The Tasmanian Tiger (Thylacine) - Alive And Well?
One of the most hotly contested debates in Australian Cryptozoology is the extinction of the Tasmanian Tiger, or Thylacine.
Did it die out in the 1930s? Or are small numbers of the tiger alive today?
There have been thousands of sightings of the beast since its supposed demise in 1936. Some even on mainland Australia, where the tiger is meant to
have died out over 2000 years ago.
Below I have composed a crash course in Tasmanian Tiger history as well as some of the better evidence for the Tiger’s continued existence.
History and Demise
The Thylacine, and its decedents, have been around for about 4 million years. Members of the same family go back as far as 23 million years.
With these numbers in mind, it becomes disturbing to think that an animal that was the dominant carnivore in the region for that long could be wiped
out by man in less than 200 years.
The arrival of settlers to Australia is the key to the disappearance of this animal.
The island of Tasmania, off Australia’s South coast, is like an evolutionary bubble. There are creatures there that can be found nowhere else in the
world, such as the Thylacines closest relative, the Tasmanian Devil. Once the mainland colonization began, groups began to explore the island in the
The first concrete sighting of the creature by non-Aboriginals was recorded by a group of French explorers in 1792. Tasmania was colonized not long
after, in 1803. Finally, in 1824 the Thylacine was given its own genus and classified Thylacinus.
The creature earned the nickname Tasmanian Tiger/Wolf because of its habits and appearance. The Thylacine was an apex predator, a carnivore, which
possibly hunted in packs and targeted small mammals and birds. It had tiger-like markings across its back and supported a distinctive, yet unique
In 1830 a bounty was set on the Thylacine, encouraged by farmers who’s herds were being attacked by the creatures. From then on the Thylacine went
from the hunter to the hunted.
Over 2000 bounties were collected, but it is estimated many more were not reported. The already low numbers of Tiger were forced further and further
into the corners of Tasmania to escape the expanding colony.
By the 1920s it had become almost impossible to find a Thylacine in the wild and in 1930 the last known wild Thylacine was shot and killed. The last
known living Thylacine (in captivity in the Hobart Zoo) died in 1936.
has a great section on the Thylacine that includes photos and videos of
this last Tiger in captivity before its death. On the page check the bottom to switch between photos and video.
Ever since there have been thousands of sightings of the creature, some reaching as far as Indonesia and Papua New Guinea. I have gathered some of the
best evidence of the Tigers continued existence below.
Photo and Video Evidence
In 1973, while on a drive in South Australia, Gary and Liz Doyle captured the following 8mm film of what appears to be a Thylacine running alongside
and in front of their car.
WATCH THE FOOTAGE HERE
An online Thylacine expert, known as ‘Tigerman’, has the following to say about the Doyle film:
"The physical dimensions of the animal shown in the Doyles' footage are not consistent with a fox or dog - particularly the back legs, which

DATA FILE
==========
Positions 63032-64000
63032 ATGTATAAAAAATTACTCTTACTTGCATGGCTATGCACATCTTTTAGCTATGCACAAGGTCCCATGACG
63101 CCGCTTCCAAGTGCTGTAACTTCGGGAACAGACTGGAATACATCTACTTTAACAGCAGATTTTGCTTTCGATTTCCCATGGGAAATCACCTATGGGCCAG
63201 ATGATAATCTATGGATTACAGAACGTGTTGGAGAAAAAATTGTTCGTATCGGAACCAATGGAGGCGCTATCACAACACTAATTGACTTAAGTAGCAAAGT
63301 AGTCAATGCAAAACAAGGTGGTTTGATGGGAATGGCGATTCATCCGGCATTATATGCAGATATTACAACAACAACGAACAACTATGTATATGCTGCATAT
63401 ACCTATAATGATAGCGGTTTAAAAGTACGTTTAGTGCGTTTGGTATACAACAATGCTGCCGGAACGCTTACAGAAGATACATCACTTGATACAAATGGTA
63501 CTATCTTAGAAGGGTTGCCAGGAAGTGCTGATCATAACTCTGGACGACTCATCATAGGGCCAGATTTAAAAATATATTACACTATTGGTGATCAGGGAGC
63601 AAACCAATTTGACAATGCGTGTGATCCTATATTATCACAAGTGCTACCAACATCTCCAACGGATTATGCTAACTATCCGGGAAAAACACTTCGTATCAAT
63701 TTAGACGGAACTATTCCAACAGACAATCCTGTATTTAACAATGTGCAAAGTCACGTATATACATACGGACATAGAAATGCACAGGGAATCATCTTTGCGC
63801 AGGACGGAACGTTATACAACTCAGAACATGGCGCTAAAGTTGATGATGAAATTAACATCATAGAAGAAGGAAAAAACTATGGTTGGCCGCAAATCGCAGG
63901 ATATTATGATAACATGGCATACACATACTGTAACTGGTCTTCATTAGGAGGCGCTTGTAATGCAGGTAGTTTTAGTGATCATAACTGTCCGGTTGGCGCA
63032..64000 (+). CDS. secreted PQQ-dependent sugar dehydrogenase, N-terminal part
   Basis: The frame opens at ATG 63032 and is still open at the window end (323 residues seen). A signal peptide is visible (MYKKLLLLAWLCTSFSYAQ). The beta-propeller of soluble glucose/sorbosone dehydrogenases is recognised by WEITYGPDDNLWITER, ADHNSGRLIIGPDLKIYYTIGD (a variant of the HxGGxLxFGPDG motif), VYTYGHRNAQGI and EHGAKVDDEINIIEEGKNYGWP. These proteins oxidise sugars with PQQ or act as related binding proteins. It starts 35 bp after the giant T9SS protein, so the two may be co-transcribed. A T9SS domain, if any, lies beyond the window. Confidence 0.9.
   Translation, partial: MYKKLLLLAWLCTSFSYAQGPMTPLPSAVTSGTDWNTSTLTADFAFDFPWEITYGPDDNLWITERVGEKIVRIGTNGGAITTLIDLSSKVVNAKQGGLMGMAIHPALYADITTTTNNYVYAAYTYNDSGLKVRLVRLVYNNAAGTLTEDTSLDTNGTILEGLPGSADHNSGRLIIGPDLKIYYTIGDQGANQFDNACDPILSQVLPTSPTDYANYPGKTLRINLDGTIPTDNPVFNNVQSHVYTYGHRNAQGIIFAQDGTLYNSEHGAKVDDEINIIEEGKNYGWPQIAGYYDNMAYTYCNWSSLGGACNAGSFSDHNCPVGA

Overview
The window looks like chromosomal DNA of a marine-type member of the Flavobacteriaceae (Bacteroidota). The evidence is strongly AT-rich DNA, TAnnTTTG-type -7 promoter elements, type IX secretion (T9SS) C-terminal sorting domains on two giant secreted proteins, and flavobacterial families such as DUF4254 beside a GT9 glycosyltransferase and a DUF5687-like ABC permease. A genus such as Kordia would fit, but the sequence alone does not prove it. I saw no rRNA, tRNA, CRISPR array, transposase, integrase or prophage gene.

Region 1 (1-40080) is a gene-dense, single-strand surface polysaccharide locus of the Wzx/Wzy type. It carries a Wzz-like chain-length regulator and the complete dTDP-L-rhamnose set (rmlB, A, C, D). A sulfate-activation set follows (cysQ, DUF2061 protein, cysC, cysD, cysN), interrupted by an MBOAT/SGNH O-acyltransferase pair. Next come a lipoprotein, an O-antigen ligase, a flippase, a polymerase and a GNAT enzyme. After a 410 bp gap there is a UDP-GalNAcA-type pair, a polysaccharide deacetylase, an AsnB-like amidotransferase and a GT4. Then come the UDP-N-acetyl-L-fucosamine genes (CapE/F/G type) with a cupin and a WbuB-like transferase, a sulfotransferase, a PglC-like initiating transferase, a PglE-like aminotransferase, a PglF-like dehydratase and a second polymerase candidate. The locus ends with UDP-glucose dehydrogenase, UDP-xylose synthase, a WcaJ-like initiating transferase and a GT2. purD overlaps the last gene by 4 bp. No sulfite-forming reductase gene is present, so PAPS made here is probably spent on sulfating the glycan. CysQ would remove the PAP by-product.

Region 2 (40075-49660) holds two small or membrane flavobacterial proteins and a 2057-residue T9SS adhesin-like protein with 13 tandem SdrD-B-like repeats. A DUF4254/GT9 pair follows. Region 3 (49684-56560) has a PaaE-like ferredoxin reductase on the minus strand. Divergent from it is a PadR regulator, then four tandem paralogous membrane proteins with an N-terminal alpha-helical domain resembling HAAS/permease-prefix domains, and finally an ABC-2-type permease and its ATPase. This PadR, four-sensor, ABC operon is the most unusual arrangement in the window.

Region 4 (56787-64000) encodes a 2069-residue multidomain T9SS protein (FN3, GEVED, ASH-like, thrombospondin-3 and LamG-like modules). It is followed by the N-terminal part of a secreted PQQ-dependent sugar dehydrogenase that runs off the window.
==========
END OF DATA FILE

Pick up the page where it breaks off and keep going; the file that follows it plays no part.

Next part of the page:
look identical to those of the thylacine. The animal also appears to be bigger than a fox, and the tail seems to be longer and certainly straighter
than that of a fox or dog. When running, most of the animal's driving force comes from the back legs, and some of the stills show it in a stance
like that of a kangaroo. It is fairly simple to identify a hoaxed thylacine image, but I can't see anything in this film to suggest it is a hoax.
The footage seems convincing to me - consistent with the running juvenile thylacine I saw in 2002, and there was no uncertainty in that case. The
juvenile that I witnessed also ran primarily using the power of the back legs, and appeared to grab and pull at the ground with its front feet."
In 2005 German tourist Klaus Emmerichs took a series of photographs that appear to show the indisputable markings and shape of a Thylacine in a
cluster of bushes.
There have been several analysis of the photographs performed since, and it is theorized that they are forgeries using a Thylacine photograph from a
German textbook. This has not been proven, but comparisons are fairly convincing.
For copyright reasons, all copies of the photographs (that I know of) have been taken off the internet.
Tracks and Castings
The aforementioned ‘Tigerman’ is one of the leading Tiger print collectors of the current generation.
In 2005 he published a free book entitled ‘Magnificent Survivor – Continued Existence of the Tasmanian Tiger’. The book can be downloaded (still
for free) from the following link.
Magnificent Survivor – Continued Existence of the Tasmanian Tiger FREE DOWNLOAD
In the book, and on his website, he shares casts and photographs that are indisputably from the Tasmanian Tiger.
Once again, due to copyright reasons, I can’t directly embed the images here. Check the above link regarding the book for a quick comparison between
one of the discovered prints and known animals in the area. It is clear that the Tiger is the only animal to match the print.
Some great casts can also be seen at Naturalworlds.org.
Naturalworlds.org Thylacine Casts
Finding a live specimen of the Thylacine would be the holy grail of all Australian Cryptozoologists.
I think humanity has a responsibility to prove the continued existence of the Thylacine. We were the major contributor to its destruction and need to
capture live specimens and begin breeding programs as soon as possible so we can at least begin to make up for the damage we caused.
With the mounting evidence it may not be long before more scientists and researchers are willing to throw their hats into the ring and assist in the
re-discovery of this creature.
[edit on 1-6-2009 by fooffstarr]